Perusing the Perseid Meteor Shower With Your Kids

August 11, 2016
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Every year about this time, we residents of the planet Earth get a visit from the Perseid Meteor Shower, a light up the sky event caused when the pieces of comet debris from a comet named Swift-Tuttle heat up and burn out (at a rate of 37 miles per second!) as they enter the Earth’s atmosphere.

 

This year, however, the sky show is predicted to be better than ever with double the amount of meteors visible in the night sky. That’s why science geeks everywhere are encouraging people of all ages to get outside in the predawn hours and discover the wonderful world of space. To help you prepare for your late-night excursion, here is a roundup of articles from around the web about how and where to get the best view.

 

  • com: Space.com staff writer Sarah Lewin suggests getting away from the light to a place where you can take in as much sky as possible. It takes a while for your eyes to adjust fully to the dark so make sure you leave plenty of time for your late night excursion.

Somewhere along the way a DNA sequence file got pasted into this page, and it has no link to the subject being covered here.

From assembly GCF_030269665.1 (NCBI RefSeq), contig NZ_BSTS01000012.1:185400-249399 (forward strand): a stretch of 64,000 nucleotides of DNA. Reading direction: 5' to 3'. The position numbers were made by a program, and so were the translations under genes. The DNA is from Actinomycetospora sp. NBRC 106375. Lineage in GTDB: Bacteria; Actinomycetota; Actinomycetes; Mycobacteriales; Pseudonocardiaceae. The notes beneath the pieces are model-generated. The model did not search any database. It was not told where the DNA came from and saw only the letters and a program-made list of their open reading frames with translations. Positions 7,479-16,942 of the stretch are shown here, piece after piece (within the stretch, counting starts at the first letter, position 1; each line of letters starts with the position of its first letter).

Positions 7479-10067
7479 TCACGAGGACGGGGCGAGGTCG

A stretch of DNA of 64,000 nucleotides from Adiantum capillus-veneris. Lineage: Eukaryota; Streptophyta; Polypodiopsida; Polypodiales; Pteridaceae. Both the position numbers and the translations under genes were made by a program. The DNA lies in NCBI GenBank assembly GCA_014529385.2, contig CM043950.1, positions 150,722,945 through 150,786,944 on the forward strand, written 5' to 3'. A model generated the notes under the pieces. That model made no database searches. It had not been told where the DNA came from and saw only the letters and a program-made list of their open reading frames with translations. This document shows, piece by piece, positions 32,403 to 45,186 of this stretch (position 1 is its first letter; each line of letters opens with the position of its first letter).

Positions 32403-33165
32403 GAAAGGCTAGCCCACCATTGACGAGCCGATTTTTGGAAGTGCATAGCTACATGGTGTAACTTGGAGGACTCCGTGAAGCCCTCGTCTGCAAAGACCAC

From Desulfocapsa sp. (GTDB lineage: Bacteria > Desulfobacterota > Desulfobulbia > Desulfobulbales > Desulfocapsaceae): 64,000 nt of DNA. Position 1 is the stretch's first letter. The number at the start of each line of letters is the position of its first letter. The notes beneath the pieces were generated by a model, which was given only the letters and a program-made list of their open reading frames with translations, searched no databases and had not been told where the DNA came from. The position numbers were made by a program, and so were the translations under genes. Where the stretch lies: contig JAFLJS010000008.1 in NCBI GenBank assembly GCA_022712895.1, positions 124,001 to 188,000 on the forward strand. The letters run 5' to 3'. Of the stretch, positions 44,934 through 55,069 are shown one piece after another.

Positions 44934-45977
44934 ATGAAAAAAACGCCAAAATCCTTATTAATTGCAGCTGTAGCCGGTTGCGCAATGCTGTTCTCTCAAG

• gov: Too lazy to go outside in the middle of the night? Or maybe your sky is overcast tonight? No worries, NASA will be providing a live broadcast of the Perseid meteor shower overnight on August 11-12 and August 12-13, beginning at 10pm EDT.
  • Bill Nye the Science Guy: Want a plain-spoken way to get a background of what you are looking at when you gaze up to the sky? Bill Nye is here to help. Check out his video about comets and meteors before you head out to your viewing site.
  • Finally, since it is also Throwback Thursday, I’m going to throw you back 17 years with the article below, which originally appeared in the October 1999 issue of Odyssey magazine. This article will give your emerging space enthusiasts some history of how comets and meteors were discovered as well as some kid-friendly language about what comets and meteors are. If your child enjoys this article, you can support his/her love of science by subscribing to one of Cricket Media’s discovery magazines, including MUSE, the science and arts magazine for kids 9 to 14 that’s spot on with the facts and off the wall with the jokes or ASK, the perfect choice for curious kids ages 6 to 9.

November 17, 1966: Night of Meteors
by William Sheehan

Night of Meteors - Odyssey 2009

If you do head outside and take some pictures, we’d love to see them. Be sure to use the hashtag #cricketmedia to share photos of your sky watching party. We won’t even laugh at how messy everyone’s hair is.

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